tips from Anthony Barton
Guide editor Richard Moore offers some suggestions
on the basic things needed to either paint your own
figures, or get them professionally done.
you'll have an area that will be a permanent painting
spot. Your own bedroom or study is the best place.
If you have young children you need to keep your paints/figures
out of their reach or, if you are a young person,
where you can stay a little bit disorganized (messy)
without your folks (or wife) getting peeved.
need to work out if oil or water-based paints will
be the most suitable for you so ask the people at
the shop you get your figures from or check out the
local games group. Remember with oil-based paints
you'll need turpentine to clean your brushes and hands.
you'll need a range and of course that depends upon
the nationality of the armies you'll be painting.
of the list are -
Brown - light and dark
Green - light and dark
Blue - light and dark
Grey - light and dark
Metal - gun metal or steel
buying your paints remember to check the facing colours
of the various regiments in your chosen army and get
cans of those.
have to say brushes never last long when I paint so
I do not go for the most expensive variety, but many
people do. You'll need medium brushes for larger areas
of your figures and sharp-pointed ones are invaluable
for smaller parts and details.
are the thin balsa wood, plastic or metal platforms
that you fix your painted soldiers on to. The rules
you choose will decide the size of the bases and how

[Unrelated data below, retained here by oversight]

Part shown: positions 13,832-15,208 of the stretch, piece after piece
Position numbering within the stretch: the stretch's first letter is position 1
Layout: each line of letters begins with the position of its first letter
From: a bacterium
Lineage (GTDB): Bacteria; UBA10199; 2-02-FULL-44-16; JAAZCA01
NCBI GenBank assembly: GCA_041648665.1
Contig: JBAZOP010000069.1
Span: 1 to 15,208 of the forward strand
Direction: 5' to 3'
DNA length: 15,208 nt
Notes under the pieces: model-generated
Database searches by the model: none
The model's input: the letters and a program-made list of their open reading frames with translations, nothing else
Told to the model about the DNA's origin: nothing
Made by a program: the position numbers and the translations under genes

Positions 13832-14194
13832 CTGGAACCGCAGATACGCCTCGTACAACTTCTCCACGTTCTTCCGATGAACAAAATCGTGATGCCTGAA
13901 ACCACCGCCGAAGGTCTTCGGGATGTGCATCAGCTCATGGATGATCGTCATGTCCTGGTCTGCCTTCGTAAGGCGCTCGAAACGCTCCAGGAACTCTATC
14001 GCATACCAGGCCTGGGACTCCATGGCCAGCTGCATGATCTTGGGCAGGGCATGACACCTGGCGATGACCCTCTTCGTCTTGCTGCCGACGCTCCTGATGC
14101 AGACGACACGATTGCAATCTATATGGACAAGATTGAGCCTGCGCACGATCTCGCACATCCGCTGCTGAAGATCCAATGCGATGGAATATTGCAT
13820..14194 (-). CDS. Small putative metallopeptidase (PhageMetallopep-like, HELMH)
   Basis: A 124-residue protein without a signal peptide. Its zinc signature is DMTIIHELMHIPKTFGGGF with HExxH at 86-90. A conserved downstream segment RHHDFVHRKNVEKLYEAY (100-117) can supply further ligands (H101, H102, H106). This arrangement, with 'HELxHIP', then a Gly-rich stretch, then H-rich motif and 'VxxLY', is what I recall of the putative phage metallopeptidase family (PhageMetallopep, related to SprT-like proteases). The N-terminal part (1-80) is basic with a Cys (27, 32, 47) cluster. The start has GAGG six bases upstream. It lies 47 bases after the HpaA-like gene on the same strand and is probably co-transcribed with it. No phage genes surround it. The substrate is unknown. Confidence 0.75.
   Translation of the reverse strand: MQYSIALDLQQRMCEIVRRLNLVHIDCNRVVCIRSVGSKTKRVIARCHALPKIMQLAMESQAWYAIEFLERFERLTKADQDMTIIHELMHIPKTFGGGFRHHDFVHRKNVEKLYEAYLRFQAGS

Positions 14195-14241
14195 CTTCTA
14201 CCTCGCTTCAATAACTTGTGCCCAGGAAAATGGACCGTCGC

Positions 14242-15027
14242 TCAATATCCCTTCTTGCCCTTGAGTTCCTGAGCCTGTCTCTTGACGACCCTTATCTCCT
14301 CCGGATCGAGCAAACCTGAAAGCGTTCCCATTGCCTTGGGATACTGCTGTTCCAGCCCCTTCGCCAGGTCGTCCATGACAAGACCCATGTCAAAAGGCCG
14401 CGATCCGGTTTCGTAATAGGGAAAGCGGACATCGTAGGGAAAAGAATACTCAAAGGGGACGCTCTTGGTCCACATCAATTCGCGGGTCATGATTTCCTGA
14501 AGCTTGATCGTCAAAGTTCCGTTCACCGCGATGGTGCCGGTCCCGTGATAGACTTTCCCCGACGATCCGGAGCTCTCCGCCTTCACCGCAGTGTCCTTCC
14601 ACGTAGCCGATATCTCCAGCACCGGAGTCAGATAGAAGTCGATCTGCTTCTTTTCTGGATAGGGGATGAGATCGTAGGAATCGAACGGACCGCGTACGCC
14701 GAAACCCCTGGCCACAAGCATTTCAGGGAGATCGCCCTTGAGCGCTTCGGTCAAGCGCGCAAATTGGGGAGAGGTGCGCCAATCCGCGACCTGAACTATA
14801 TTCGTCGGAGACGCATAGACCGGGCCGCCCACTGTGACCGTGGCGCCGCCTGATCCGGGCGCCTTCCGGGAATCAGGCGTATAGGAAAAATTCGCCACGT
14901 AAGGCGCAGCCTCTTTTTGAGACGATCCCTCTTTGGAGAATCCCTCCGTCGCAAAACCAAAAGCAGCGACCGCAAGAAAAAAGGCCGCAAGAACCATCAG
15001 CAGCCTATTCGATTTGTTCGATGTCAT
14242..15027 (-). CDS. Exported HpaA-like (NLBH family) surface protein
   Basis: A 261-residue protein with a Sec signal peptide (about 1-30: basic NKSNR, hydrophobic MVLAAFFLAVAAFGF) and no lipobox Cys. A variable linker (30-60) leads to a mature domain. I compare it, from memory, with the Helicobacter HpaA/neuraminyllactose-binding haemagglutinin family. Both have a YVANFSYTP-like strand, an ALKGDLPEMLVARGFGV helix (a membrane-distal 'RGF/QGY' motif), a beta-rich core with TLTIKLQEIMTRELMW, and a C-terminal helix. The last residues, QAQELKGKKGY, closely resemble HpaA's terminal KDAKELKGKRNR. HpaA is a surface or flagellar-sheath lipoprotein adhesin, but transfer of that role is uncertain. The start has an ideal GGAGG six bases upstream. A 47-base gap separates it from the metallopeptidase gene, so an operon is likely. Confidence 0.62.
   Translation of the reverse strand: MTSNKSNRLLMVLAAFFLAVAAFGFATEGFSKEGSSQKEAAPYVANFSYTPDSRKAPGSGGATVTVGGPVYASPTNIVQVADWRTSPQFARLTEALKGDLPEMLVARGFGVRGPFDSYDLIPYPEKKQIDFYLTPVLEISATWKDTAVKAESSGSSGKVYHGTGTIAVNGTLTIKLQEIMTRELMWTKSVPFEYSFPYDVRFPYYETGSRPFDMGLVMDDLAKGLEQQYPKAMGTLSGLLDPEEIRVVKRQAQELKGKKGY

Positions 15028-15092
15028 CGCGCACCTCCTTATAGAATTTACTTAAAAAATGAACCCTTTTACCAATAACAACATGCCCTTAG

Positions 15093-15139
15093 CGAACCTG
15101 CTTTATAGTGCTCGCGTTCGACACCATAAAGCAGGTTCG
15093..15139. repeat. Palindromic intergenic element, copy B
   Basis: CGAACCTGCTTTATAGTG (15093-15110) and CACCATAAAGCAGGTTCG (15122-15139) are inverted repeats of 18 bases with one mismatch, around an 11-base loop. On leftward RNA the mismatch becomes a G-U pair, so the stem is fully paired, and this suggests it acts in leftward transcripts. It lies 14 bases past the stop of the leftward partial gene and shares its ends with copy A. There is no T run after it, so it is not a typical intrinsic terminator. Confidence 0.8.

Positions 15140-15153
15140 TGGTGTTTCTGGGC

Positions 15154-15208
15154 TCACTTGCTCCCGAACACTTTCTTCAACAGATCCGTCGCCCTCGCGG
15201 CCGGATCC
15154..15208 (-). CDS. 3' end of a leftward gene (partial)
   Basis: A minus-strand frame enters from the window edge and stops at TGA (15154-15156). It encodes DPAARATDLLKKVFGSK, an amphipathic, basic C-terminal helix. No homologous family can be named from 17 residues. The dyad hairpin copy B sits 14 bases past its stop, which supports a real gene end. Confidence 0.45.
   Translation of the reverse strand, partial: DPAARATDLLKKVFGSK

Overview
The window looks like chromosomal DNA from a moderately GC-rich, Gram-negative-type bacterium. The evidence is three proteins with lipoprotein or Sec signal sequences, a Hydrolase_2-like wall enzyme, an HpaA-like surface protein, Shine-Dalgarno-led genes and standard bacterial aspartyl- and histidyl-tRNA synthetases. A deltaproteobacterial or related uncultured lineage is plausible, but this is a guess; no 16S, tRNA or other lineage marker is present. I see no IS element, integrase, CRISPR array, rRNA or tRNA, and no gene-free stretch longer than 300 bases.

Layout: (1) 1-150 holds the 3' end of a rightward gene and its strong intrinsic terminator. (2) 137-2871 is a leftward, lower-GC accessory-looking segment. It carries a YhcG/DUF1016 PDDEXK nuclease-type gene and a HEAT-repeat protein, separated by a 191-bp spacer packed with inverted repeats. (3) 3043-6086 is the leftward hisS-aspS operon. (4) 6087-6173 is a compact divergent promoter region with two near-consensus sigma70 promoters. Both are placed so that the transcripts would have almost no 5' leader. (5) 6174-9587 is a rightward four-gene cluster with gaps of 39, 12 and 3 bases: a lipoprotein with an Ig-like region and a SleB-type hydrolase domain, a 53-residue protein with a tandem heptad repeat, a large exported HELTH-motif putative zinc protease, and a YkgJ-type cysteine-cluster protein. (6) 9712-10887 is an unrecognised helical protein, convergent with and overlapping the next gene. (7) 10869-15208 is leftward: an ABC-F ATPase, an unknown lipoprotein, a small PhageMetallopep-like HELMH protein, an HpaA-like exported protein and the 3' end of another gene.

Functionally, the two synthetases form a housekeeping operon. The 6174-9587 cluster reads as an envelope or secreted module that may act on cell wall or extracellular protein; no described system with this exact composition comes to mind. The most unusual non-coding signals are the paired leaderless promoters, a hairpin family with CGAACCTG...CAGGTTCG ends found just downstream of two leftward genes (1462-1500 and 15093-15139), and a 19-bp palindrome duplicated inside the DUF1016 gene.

many figures you place on them.
can be painted or covered in flock - a grass and terrain
lookalike - or small pebbles and sand.
are masses of books around on Napoleonic uniforms,
but for good basic starters it wouldn't hurt to look
at Uniforms of the Napoleonic Wars 1796-1814 and Uniforms
of Waterloo by Philip Haythornthwaite and Jack Cassin-Scott
(aided by Mike Chappell on the latter).
of the Napoleonic Wars, 1796 to 1814
Napoleonic Guide suggests two Internet sources
of free Napoleonic flags. Click
here for details.
sharp box-cutter knife to trim excess metal off your
bowls for cleaning brushes.
have seen some utterly stunning boxes that people
store and carry around their miniature soldiers in
and some must cost a fortune. I have to confess to
being lazy and a bit mean and took one of my figures
down to the hardware store and checked out some plastic
tool boxes. I settled on a five-drawer container with
opaque plastic sides (to see the figures) and a carry
handle. Seems to work for me.
you are serious about wargaming and building your
own table-top battlefield you should try to keep all
manner of materials stored away somewhere.
rubber offcuts, plastic pieces, balsa wood, cardboard,
pieces of package protection foam and matches are
all excellent to work with.
Now if you have the money, or are a terrible painter,
or don't have the time then you can do what I have
done and buy second-hand figures. It
is not the cheaper option, but it is much faster.
I now have a good basic selection of 15mm Napoleonic
troops that include hundreds of British (my first
purchase and a little down on painting standards,
but good enough), a complete Saxon army (professionally
painted), French infantry and 50-plus French dragoons
(again professionally painted).
It is a bit of a mixture but I'm not gaming at the
moment and can afford to take my time picking up figures
here and there whenever they are available at the
local games shop or wargames club should be able to
point you in the direction of a good miniatures soldier